Selective Cerebrocortical Regional, Laminar, Modular and Cellular Vulnerability and Sparing in Alzheimer’s Disease: Unexploited Clues to Pathogenesis, Pathophysiology, Molecular- and Systems-Level Hypothesis Generation and Experimental Testing

  • Kuljis Rodrigo O.


Virtually all current hypotheses on the pathogenesis and pathophysiology of Alzheimer’s disease rely on an unvoiced “amorphous” concept of the brain that essentially ignores its highly complex organization at the systems neuroscience level. This is especially true for the cerebral cortex, which happens to be the main target of the disorder and arguably the most complex structure of the entire brain. Here I review increasing evidence that the involvement of the cortex – while abundant – is not diffuse, random, or chaotic. In fact, the highly stereotyped patterns of the three-dimensional involvement of the cerebral cortex indicate that the pathobiological process targets highly selected cells and both anatomically and functionally unique multicellular arrays, while closely situated elements appear considerably resistant to the disease process. This remarkable dichotomy seems to apply pancortically and has essentially escaped recognition by most students of the disorder. Not surprisingly, there is no explanation for the selective involvement versus sparing of circuitry that is immediately adjacent of one another, and this notion seems conspicuously absent from virtually all models of the disorder. In fact, none have so far ever addressed the now highly probable central role of the modular organization of this region in the emerging pattern of vulnerability versus resistance to the disease process. This situation calls for an integration of at least the molecular and the systems neuroscience approaches to formulate new hypotheses on the pathogenesis and pathophysiology of Alzheimer’s disease, in order to enter a new stage in the elucidation of the disorder that accounts better for the factors that make certain neuronal assemblies more vulnerable – while others seem to be distinctly resistant – and precisely how this helps accounts for the clinical manifestations of the disease. Recent observations in animal models of some of the factors that may influence the selectivity of the disease process in the cerebral cortex open the possibility of testing novel hypotheses experimentally, and thus eventually extending the results to translational efforts aimed at new, more effective treatments, early diagnosis, and prevention.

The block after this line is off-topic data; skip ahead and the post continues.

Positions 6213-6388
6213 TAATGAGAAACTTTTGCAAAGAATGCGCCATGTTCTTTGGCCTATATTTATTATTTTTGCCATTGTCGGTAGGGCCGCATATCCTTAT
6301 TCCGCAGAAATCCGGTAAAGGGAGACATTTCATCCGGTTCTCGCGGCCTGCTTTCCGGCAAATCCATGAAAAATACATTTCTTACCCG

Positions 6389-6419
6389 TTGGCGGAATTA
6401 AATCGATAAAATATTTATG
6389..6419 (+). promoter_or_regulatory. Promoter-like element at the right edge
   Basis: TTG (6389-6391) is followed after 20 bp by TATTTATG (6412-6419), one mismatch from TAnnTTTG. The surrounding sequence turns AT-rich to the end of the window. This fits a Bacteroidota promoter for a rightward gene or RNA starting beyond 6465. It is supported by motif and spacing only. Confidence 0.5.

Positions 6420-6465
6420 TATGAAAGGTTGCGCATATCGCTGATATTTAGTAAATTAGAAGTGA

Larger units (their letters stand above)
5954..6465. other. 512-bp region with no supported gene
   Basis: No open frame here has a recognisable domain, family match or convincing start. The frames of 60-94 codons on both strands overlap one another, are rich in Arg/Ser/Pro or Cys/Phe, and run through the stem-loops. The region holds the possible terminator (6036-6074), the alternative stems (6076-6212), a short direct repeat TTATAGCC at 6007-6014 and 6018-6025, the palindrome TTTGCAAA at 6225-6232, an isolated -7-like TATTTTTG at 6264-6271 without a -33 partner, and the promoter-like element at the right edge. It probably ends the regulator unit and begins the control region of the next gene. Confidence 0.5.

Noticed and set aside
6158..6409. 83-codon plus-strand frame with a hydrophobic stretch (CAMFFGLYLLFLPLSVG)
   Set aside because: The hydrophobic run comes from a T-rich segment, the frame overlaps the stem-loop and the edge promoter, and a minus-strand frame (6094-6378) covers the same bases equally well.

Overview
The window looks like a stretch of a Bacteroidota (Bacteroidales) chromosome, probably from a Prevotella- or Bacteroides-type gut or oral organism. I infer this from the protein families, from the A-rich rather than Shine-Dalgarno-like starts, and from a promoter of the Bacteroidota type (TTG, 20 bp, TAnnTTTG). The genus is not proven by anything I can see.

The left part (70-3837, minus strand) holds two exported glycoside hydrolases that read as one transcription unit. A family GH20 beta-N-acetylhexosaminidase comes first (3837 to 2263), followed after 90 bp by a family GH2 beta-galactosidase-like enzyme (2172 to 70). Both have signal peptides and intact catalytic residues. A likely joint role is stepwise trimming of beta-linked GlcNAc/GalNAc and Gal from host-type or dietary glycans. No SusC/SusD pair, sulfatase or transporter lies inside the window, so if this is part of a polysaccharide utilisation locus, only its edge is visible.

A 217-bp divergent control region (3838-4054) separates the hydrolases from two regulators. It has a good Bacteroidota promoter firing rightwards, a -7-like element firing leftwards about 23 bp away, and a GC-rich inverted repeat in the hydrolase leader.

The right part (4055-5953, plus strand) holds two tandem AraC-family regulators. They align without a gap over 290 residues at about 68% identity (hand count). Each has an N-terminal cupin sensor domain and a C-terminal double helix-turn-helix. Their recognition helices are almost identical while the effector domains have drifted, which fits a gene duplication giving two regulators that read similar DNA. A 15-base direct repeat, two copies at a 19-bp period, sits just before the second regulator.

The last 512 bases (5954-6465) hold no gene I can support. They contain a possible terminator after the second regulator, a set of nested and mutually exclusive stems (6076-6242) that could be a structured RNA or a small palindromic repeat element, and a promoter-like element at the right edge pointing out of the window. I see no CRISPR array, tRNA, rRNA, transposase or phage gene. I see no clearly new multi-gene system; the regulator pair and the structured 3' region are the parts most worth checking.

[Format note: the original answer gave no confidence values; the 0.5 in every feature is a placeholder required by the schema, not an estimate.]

Cerebral Cortex Visual Cortex Entorhinal Cortex Neurofibrillary Tangle Senile Plaque 
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Copyright information

© Springer Science+Business Media, LLC 2009

Authors and Affiliations

  • Kuljis Rodrigo O.
    • 1
  1. 1.Cognitive Sciences DivisionBrain-Mind Project, Inc., and Encephalogistics, Inc., MiamiUSA

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